Pakistan is at a “challenging economic juncture”, the IMF has said as it reached a preliminary Staff-Level Agreement on the combined seventh and eighth reviews for a USD 6 billion loan facility for the cash-strapped country.
The agreement paves the way for the release of the much-awaited USD 1.17 billion loan tranche that had been on hold since earlier this year, the Dawn News reported on Thursday.
The deal materialised after Pakistan met the IMF’s demand that the country achieve a primary budget surplus of Rs 152 billion to revive the bailout package, the report said.
In a statement on its website, the IMF said it has reached "a staff-level agreement (SLA) with the Pakistan authorities for the conclusion of the combined seventh and eight reviews of the extended funded facility (EFF) supported programme." It added that the agreement is subject to approval by its Executive Board.
"Subject to Board approval, about USD 1,177 million (SDR 894m) will become available, bringing total disbursements under the programme to about USD 4.2 billion,” it said.
The international lender said a team led by IMF Mission Chief to Pakistan Nathan Porter finalised the discussions with Pakistan and that it had also agreed to consider extending its EFF, currently worth USD 6 billion, till the end of June 2023, as well as augmenting it by USD 720 million to expand its size to USD 7 billion.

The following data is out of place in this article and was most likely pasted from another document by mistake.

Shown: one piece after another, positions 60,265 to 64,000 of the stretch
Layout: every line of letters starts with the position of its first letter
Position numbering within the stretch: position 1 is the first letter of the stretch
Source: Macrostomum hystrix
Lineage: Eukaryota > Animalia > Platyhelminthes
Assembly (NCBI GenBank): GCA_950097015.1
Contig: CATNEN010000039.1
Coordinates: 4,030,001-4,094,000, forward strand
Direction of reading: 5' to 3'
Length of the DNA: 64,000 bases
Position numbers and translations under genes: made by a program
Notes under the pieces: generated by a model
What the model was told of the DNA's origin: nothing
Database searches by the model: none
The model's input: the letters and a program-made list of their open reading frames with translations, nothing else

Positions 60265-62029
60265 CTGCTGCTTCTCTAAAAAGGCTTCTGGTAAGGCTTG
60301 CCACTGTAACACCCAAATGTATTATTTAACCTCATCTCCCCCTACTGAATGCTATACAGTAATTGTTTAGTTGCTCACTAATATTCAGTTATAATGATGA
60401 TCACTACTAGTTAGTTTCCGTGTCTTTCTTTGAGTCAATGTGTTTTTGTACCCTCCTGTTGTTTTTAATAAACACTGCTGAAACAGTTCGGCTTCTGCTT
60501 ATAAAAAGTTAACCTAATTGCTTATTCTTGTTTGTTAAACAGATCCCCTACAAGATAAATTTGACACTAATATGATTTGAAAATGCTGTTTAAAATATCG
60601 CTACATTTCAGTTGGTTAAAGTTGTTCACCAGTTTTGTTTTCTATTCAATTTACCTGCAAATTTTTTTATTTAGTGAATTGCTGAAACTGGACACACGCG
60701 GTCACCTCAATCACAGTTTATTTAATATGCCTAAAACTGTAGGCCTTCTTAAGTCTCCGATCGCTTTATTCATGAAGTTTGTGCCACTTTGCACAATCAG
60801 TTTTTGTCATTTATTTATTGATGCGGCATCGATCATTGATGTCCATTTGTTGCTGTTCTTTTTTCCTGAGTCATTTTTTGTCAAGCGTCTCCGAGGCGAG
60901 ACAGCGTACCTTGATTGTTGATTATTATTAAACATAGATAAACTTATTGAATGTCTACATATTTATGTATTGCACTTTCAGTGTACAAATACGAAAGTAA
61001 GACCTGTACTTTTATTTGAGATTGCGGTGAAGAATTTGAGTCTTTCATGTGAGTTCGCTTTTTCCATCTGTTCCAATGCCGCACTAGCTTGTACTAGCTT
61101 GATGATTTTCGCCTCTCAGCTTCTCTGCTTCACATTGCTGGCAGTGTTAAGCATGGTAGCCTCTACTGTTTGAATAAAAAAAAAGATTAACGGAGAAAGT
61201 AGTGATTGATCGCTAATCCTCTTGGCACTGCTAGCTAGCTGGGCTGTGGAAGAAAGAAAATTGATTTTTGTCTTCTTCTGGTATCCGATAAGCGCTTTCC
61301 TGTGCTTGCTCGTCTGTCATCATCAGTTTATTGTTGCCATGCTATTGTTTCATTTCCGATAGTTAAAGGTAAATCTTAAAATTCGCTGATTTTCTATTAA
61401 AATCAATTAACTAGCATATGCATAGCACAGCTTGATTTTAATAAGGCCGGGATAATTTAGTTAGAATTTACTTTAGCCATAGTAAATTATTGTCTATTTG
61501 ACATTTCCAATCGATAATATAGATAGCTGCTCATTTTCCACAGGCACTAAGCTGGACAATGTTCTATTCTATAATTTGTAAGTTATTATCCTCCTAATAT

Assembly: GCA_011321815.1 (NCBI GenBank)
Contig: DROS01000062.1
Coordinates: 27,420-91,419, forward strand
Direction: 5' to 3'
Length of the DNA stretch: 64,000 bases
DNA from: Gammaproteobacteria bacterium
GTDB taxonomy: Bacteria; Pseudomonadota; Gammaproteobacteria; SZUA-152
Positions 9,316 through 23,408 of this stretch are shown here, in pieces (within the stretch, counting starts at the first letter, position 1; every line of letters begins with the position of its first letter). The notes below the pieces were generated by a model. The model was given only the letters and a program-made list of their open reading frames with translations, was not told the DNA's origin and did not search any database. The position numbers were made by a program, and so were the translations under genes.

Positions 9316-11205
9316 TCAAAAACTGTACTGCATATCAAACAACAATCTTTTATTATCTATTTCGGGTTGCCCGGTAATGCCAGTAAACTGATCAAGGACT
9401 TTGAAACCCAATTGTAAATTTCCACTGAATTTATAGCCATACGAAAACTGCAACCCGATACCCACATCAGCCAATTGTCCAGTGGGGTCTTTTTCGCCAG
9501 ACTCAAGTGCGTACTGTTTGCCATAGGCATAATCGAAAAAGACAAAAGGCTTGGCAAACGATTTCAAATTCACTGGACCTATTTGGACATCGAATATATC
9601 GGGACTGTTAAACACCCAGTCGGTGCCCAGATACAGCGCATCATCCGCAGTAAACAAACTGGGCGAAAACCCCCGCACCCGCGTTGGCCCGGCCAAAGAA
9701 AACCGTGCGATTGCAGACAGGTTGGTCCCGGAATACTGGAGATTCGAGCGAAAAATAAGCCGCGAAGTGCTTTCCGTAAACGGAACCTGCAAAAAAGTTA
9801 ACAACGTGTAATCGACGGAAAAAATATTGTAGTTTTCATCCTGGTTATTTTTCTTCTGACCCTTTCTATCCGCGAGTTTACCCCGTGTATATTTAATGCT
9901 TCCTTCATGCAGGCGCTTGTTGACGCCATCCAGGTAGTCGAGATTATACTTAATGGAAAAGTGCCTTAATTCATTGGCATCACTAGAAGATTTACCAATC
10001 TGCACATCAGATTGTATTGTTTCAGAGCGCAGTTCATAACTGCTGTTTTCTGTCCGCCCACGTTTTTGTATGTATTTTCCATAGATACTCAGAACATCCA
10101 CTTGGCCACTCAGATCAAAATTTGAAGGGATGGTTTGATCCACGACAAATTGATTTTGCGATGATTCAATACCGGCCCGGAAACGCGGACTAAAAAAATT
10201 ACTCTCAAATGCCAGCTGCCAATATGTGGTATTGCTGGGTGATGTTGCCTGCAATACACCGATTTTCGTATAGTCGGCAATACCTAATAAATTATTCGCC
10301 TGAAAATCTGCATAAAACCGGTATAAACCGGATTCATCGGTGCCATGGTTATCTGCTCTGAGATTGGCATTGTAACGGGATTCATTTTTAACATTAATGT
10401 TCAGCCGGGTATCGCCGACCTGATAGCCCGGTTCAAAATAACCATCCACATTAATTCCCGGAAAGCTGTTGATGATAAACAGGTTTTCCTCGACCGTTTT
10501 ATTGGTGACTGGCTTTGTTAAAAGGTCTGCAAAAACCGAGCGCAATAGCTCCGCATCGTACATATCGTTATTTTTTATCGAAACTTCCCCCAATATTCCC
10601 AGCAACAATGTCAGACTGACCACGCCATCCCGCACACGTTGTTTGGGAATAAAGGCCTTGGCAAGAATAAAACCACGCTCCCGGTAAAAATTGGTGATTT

The statement said this decision was taken to support the programme’s implementation, meet Pakistan’s higher financing needs in FY23 and catalyse additional financing. Soon after the IMF released the statement, Finance Minister Miftah Ismail also confirmed the news on Twitter.
“I want to thank the prime minister, my fellow ministers, secretaries, and especially the Finance Division, for their help and efforts in obtaining this agreement,” he said.
Prime Minister Shehbaz Sharif congratulated Ismail and Foreign Minister Bilawal Bhutto-Zardari, as well as their teams, for their efforts.
“The agreement with the Fund has set the stage to bring [the] country out of economic difficulties,” the premier said.
In the statement issued on Wednesday, the IMF noted that Pakistan was at a “challenging economic juncture”.
“A difficult external environment combined with procyclical domestic policies fuelled domestic demand to unsustainable levels,” it said, adding that the resultant economic overheating led to large fiscal and external deficits in FY22, contributed to rising inflation, and eroded reserve buffers.
In light of this, the money lender outlined “policy priorities” for Pakistan to “stabilise the economy and bring its policy actions in line with the IMF-supported programme."
These priorities include the steadfast implementation of the budget for the current fiscal year, reforms in the power sector, working out a monetary policy to bring down inflation to “moderate levels”, reducing poverty and strengthening governance.
Pakistan entered the IMF programme in 2019, but only half the funds have been disbursed to date as Islamabad has struggled to keep targets on track.
The last disbursement was in February and the next tranche was to follow a review in March, but the government of ousted prime minister Imran Khan introduced costly fuel price caps, which threw fiscal targets and the programme off track.
The new coalition government has removed the price caps, with petrol and diesel prices going up by as much as 66 per cent and 92 per cent over a month.
(With PTI inputs)